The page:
Five Easy Ways Professional Caretakers Can Prevent Compassion Fatigue

By:  Helen M. Thamm, APRN, CPC

Have you heard of the newer buzz words “compassion fatigue”?  It happens when you feel you just don’t have anything left to give to your clients/patients.   Karl LaRowe, in his book “Transform Compassion Fatigue” shares his personal story of being a therapist who actually started feeling depressed after several years of doing psychotherapy.  He realized he had not been taking care of himself on a daily basis, which over time made it difficult for him to continue to be totally present, positive and encouraging to others because he felt depleted himself.

Karl shared something called Qigong which he describes in his book.  The techniques include smooth body movements with special breath work to balance energy.  When I tried a few of the techniques I felt a combination of refreshed and relaxed.

Self Care is Not Selfish

There is a western analogy that can help caretakers understand why it is so important to take time to care of ourselves.  The wagon wheel’s hub holds all the spokes in place.  Imagine what would happen to the wheel if the hub became weak and broke.  Yes, the whole wheel would fall apart.  Much the same happens to caretakers’ lives when they don’t keep themselves (the hub) strong.  When caretakers start to feel apathy towards their clients and even family members, it is as if their life wheel is weakened because their hubs are “fractured.”  If they continue on the road to compassion fatigue, they often can get depressed, get physically ill and may even get to a point where they cannot continue in their caretaker roles, much like the hub of a wheel breaking.  Therefore to prevent caretaker compassion fatigue, it is first necessary to recognize we

also have nurturing/health needs that must be filled or we can become basically useless to help others.

Five Simple Ways to Nurture the Nurturer/Caretaker

  1. Take a few minutes to connect with and enjoy nature.  (For city dwellers, maybe grow some flowers in your yard and spend time drinking in their beauty/scent, or buy some!)
  2. Learn QiGong or Hatha Yoga and practice a few techniques/postures every day to  both relax and re-energize.
  3. Read something positive.  Garrison and Duncan in their book “Stressed Out About Your Nursing Career” suggest “Chicken Soup for the Nurse’s Soul” by Jack Canfield, but some prefer spiritually oriented books, to “feed the soul” or just remind us of our intrinsic worth.
  4. Take a brisk walk or engage in another enjoyable (with the emphasis on “enjoyable”) aerobic exercise of your choice for at least twenty minutes, three time per week.  I found a “buddy” helps to keep us both motivated, and besides chatting while walking is a lot more fun for me.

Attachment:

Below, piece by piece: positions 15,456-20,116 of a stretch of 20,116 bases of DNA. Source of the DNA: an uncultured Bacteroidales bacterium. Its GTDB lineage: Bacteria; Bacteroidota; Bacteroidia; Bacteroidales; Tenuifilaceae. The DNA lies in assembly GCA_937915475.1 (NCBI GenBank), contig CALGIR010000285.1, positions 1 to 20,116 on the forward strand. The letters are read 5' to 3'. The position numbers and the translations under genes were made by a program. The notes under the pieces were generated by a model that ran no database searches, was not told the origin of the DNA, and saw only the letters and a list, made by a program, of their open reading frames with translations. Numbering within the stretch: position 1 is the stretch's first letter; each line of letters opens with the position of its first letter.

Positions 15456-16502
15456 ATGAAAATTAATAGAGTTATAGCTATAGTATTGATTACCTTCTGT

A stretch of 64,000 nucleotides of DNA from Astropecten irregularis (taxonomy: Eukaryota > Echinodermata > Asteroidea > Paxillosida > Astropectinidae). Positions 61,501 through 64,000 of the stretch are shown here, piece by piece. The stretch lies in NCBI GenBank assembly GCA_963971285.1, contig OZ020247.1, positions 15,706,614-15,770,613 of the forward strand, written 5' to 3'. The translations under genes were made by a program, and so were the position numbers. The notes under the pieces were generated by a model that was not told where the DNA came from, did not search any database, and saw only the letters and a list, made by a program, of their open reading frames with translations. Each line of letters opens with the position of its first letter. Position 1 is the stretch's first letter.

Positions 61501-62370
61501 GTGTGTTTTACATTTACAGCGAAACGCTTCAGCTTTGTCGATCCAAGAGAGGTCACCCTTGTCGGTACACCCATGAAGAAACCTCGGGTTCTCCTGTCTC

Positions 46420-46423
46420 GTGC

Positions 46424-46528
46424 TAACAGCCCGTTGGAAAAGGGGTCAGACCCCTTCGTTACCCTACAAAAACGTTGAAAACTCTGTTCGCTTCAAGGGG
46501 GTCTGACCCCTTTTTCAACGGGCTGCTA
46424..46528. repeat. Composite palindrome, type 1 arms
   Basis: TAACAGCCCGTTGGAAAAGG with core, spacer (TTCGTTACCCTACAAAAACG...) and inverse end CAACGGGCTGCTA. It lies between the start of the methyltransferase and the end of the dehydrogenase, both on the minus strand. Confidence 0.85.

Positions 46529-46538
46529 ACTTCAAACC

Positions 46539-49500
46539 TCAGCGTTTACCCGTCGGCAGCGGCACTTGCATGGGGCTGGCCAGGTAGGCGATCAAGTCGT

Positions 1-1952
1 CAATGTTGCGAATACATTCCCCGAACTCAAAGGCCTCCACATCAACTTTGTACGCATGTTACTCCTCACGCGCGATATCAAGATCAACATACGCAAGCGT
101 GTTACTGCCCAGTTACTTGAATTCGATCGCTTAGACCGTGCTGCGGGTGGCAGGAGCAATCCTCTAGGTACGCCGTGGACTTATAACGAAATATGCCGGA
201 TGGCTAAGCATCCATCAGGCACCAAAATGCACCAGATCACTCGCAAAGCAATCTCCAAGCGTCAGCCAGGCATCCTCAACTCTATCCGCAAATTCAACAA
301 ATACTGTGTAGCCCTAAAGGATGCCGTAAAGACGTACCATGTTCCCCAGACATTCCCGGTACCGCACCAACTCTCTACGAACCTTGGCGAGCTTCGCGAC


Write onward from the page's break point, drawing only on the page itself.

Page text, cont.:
5. Develop an artistic hobby, and/or attend relaxing concerts (like those featuring soft jazz or classical music or listen to it on the radio), or go to a museum of your choice.

Using one or more of the above suggestions that give you a pleasant experience can help fill up your own “needs tank”.  Supportive relationships can also help, but be aware that many of us who are caretakers often attract people who basically want us to take care of them.  i.e. the classic “give-take” relationship is not  “I give, you take”.

Rather positive/healthy outside relationships are based on mutual respect and sharing.

Also, if caretakers socialize with other caretakers who are becoming fatigued, the interactions often become complaint sessions, and the people involved usually feel even more depleted after the conversations.  Sometimes a co-worker can become a friend, but I find it helpful to agree not to talk about work, while enjoying some pleasant activity, helps keep a healthy balance.

Another great way to deal with keeping passion for caretaking high, is seeing the humor in small everyday occurrences.  I like two of the “Blue Collar” comedians who tell funny stories from their real family lives, for example, as I think most of us can relate and it doesn’t put anybody else down, etc.  A sense of humor can I find really help make our serious work at least a little bit fun, and fun can help us see caretaking as a more positive form of work.

Whatever you choose to do to care for yourself, make sure you take time to do it on a regular basis.  If the “guilt monster” raises its ugly head, remind yourself of the wagon wheel analogy.  If you don’t stay healthy, positive and strong, you have nothing to give others.  Besides aren’t you just as worthy of care as those you care for?  YOU ARE!


References: Garrison, Kathleen and Duncan, Jill, Stressed Out About Your Nursing Career.  HCPro, Inc., Marblehead, MA, 2008 LaRowe, Karl, Transform Compassion Fatigue PESI,LLC, Leclaire, WI, 2005

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About the Author:  Helen Thamm, APRN, CPC is a licensed nurse therapist in Illinois and Wyoming as well as a Certified Professional Coach, who is a career and wellness specialist. You can obtain free tips on career success and wellness issues at and you can listen to her career success radio series on the Events Page.  Leadership challenges are creatively overcome in her new manager’s success toolkit book:  “How to Manage with a Magic Wand (No, Don’t Hit Your “Problem Employees” over the Head with it!)” and work/life re-balance in the bestseller “The Wellness Code” co-authored with Dr. John Ellis, et al which are available at  Helen can be reached for questions at: